Laurent Fabius, France’s minister of foreign affairs between 2012 and 2016, appeared last week as a witness in the inquiry into the activities of cement manufacturer Lafarge (now LafargeHolcim) in Syria.
During his hearing, Fabius asserted that he was not aware of the actions of the company, which has been accused of funding terrorist groups.
Between 2012 and 2015, Lafarge was the last French company in Syria while the country sank into bitter civil war and chaos.
In an effort to bring down the regime of President Bashar Al-Assad, Fabius had multiple exchanges with US counterpart John Kerry during summer of 2013 with the hope of mounting a military intervention … which never took place.
Fabius claims that he has no precise memory of the company being the only French firm operating in Syria at the time and that he was never informed of any issue concerning Lafarge or of the attack on its plant in Jalabiya.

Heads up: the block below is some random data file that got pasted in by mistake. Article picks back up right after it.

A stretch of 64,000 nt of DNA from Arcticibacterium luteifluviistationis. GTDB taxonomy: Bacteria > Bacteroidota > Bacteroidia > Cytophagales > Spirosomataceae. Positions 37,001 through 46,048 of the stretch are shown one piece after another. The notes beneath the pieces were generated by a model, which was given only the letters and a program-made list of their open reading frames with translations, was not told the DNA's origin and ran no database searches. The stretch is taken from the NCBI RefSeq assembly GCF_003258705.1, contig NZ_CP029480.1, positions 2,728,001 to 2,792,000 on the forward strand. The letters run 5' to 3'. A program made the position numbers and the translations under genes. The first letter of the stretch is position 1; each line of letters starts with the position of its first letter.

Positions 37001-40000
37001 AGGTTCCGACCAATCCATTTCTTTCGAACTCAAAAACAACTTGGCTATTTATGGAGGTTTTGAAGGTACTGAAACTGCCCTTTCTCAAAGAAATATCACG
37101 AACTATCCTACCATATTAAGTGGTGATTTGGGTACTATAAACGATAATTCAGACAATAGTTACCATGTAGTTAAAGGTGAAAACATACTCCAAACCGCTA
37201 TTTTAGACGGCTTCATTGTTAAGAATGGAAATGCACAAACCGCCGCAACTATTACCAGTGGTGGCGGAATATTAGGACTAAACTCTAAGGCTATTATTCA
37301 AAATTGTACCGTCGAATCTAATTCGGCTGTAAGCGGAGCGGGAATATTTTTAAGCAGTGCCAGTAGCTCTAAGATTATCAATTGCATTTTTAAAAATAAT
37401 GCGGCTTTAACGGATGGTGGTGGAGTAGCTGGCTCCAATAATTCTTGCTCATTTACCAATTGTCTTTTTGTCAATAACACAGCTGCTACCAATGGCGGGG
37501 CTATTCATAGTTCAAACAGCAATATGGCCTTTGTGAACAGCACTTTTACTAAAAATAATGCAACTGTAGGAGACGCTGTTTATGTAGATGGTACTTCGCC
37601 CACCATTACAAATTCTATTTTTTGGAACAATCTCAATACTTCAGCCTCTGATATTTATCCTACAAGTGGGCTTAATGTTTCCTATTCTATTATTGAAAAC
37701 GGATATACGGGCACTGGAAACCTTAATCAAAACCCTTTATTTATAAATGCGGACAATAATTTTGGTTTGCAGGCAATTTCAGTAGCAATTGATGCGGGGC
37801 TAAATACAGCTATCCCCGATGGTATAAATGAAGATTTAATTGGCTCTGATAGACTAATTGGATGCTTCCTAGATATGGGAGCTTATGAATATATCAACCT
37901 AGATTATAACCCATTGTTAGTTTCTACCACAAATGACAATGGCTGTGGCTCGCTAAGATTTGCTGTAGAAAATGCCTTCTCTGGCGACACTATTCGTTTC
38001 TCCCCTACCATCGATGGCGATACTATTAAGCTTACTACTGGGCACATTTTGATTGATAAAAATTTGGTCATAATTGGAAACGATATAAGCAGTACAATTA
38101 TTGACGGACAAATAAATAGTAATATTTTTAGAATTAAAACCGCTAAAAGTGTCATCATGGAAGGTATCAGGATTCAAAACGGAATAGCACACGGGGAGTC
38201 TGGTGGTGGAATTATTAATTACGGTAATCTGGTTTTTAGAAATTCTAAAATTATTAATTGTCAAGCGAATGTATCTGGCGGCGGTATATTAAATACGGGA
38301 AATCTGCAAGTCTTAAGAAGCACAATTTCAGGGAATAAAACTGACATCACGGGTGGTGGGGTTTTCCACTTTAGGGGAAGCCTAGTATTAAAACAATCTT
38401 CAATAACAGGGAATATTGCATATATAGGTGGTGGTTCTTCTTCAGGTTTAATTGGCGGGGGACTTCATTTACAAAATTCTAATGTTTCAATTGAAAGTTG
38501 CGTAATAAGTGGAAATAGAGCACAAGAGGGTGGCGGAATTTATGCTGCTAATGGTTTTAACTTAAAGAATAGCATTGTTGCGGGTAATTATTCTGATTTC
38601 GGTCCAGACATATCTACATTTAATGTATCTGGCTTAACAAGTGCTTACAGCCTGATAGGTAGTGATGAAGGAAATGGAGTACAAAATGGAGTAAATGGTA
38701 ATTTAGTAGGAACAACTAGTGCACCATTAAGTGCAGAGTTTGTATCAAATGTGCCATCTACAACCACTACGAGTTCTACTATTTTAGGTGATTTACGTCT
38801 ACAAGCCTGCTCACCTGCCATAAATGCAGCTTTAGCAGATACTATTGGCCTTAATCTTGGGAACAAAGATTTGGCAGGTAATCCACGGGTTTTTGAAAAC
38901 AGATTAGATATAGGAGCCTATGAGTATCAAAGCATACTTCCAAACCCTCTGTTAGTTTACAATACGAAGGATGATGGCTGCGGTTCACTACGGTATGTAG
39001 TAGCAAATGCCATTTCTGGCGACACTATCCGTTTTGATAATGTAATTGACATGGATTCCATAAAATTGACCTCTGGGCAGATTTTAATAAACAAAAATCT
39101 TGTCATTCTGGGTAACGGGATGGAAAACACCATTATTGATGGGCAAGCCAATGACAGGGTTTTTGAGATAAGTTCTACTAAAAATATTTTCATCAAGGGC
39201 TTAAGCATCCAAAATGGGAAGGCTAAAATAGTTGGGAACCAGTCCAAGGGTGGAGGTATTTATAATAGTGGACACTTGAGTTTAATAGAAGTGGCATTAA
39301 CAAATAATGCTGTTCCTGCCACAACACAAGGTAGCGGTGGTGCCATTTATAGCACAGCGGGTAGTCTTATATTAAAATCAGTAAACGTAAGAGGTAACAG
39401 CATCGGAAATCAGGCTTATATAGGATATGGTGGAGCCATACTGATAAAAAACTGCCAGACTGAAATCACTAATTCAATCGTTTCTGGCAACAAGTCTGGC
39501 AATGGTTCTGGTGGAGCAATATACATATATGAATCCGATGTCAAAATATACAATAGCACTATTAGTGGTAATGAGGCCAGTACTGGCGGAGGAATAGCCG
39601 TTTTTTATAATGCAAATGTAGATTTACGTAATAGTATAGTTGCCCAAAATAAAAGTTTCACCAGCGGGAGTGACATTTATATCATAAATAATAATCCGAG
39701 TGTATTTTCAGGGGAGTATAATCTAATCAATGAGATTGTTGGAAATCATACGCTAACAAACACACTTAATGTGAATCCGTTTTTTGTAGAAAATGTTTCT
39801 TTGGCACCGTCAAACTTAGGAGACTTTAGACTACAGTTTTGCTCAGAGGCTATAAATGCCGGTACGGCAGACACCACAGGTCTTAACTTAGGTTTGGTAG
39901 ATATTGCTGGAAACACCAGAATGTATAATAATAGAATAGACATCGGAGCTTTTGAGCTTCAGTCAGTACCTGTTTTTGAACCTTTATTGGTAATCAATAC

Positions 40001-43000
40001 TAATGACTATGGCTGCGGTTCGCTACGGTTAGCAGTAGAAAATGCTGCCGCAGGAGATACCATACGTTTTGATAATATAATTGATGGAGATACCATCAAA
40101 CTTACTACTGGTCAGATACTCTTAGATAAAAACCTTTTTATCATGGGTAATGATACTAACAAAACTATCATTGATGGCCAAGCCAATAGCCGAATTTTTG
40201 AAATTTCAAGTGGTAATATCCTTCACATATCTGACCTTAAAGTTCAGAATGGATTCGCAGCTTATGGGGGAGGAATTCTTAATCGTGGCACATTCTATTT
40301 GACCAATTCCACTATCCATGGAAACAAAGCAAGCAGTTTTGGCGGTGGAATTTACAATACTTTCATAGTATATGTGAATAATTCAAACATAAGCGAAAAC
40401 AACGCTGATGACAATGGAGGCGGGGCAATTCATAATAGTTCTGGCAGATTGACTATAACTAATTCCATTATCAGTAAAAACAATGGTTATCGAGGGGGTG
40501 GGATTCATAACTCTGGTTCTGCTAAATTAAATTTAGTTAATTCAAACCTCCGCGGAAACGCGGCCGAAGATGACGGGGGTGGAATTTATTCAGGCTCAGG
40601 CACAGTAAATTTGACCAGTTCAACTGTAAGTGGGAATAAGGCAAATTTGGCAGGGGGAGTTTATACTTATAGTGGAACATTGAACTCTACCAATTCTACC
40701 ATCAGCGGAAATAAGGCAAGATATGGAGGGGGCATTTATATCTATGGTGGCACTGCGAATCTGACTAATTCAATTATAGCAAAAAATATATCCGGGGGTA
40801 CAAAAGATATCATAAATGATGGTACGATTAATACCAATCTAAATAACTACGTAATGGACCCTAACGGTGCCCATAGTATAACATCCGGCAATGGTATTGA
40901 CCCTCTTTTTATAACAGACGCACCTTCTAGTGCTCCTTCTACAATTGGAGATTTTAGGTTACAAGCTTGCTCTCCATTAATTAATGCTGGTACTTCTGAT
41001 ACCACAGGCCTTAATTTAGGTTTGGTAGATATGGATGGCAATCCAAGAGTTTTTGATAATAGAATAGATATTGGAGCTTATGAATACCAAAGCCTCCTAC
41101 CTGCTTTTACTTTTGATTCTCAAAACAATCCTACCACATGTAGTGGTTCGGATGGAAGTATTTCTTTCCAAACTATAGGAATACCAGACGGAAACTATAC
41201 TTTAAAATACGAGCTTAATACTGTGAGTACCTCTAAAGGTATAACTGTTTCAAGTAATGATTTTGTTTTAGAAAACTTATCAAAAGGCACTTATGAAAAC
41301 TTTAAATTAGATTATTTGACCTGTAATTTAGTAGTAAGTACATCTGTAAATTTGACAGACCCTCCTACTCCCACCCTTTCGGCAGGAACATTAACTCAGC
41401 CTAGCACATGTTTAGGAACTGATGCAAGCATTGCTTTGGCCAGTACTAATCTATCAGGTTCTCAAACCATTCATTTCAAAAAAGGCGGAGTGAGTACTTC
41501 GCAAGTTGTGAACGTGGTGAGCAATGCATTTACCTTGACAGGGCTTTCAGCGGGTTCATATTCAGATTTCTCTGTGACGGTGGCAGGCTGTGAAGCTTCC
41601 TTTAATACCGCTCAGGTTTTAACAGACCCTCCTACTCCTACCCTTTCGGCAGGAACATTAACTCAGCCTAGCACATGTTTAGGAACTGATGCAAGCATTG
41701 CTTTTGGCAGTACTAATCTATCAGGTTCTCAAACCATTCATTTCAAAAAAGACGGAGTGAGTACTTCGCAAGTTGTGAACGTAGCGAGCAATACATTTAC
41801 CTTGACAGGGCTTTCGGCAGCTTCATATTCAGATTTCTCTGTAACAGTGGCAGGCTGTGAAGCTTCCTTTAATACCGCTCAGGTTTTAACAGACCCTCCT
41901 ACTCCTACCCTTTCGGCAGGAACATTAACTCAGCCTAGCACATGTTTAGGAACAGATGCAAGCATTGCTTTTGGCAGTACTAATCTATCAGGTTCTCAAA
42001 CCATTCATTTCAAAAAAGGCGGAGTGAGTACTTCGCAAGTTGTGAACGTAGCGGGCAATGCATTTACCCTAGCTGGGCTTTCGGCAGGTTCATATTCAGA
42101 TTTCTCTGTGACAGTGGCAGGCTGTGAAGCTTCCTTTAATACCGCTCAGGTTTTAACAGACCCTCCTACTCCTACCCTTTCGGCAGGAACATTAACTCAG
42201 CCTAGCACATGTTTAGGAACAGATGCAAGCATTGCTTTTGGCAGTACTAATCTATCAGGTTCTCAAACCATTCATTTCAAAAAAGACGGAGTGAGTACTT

However, the former minister admitted meeting Bruno Lafont, the CEO of Lafarge at the time, in his capacity as the head of sustainable development at the French employer federation MEDEF (Le Mouvement des Entreprises de France).
Fabius stated that he met Lafont four or five occasions between 2013 and December 2015 but Lafont never mentioned any such situation to him.
This story first appeared in Le Monde. July 2018.